Next, Psyco JIT Compiler needs to be installed in order to increase performance. This is only on i386-type build platforms. Download the version you need by first determining the version of python you have.

 [/usr/src/monotone-0.29]$ cd ~
 [~]$ python -V

For CentOS 5, it showed Python 2.4.3, so download the latest psyco-1.6. If you have Python version earlier than 2.2.2, then you have to use psyco-1.5.2. More details in the README.txt file for 1.6

 [~]$ wget http://downloads.sourceforge.net/psyco/psyco-1.6-src.tar.gz
 [~]# cd /usr/src
 [/usr/src]# tar xzvf ~slug/psyco-1.6-src.tar.gz
 [/usr/src]# cd psyco-1.6
 [/usr/src/psyco-1.6]# python setup.py install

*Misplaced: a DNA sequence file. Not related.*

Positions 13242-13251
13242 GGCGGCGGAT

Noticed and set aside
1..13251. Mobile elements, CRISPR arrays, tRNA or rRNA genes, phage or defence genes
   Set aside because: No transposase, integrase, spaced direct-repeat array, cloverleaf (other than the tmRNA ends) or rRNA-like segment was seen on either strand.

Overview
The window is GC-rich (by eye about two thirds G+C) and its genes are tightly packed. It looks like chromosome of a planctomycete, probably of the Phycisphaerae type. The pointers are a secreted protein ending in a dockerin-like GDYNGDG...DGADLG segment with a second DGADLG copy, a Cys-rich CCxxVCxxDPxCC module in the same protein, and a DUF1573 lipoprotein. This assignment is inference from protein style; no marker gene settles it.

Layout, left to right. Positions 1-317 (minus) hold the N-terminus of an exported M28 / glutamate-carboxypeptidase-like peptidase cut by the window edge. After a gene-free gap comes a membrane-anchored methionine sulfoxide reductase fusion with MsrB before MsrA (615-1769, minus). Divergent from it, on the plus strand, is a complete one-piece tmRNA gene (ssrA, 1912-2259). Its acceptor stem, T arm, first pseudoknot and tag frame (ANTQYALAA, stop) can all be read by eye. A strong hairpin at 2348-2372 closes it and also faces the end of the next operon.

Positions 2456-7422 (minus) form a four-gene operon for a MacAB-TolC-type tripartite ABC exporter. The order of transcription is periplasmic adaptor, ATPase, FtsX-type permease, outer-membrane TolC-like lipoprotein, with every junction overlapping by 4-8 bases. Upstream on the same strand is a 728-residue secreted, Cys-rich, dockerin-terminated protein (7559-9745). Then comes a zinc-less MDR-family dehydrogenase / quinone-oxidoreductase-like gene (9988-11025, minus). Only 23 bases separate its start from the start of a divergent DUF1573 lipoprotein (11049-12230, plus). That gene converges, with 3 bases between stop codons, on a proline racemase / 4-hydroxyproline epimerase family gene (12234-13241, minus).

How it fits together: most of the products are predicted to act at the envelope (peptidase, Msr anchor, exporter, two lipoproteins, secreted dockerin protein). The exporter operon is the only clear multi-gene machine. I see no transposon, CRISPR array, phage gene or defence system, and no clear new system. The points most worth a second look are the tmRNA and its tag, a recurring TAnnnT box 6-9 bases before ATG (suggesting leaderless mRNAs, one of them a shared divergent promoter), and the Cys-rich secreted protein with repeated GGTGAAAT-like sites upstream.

To confirm it worked:

 [~]$ ls /usr/lib/python2.4/site-packages/psyco/

For 1.5.2 only, tar xzvf'ed it in /usr/src so it would be in the /usr/src/psyco-1.5.2 location. Then copy (per the INSTALL.txt) the psyco folder to the python site-packages directory as follows. Note that you may have to change your python directory if different than version 2.3 below

 [~]#  cd /usr/src/
 [/usr/src]#  tar xzvf ~slug/psyco-1.5.2-src.tar.gz
 [/usr/src]#  cp -r psyco-1.5.2/psyco /usr/lib/python2.3/site-packages/

Next, download the Monotone database for building SLUG packages:

 [~]$ make update-master

This takes about 6 hours (P4-2GHz with 1GB RAM) as it downloads a 160MB OpenEmbedded Monotone file, verifies certificates, keys, revisions, etc.

Next, setup the build environment for CentOS. You'll be prompted for the root password as some packages (via yum) will be installed.

 [~]$ make setup-host-centos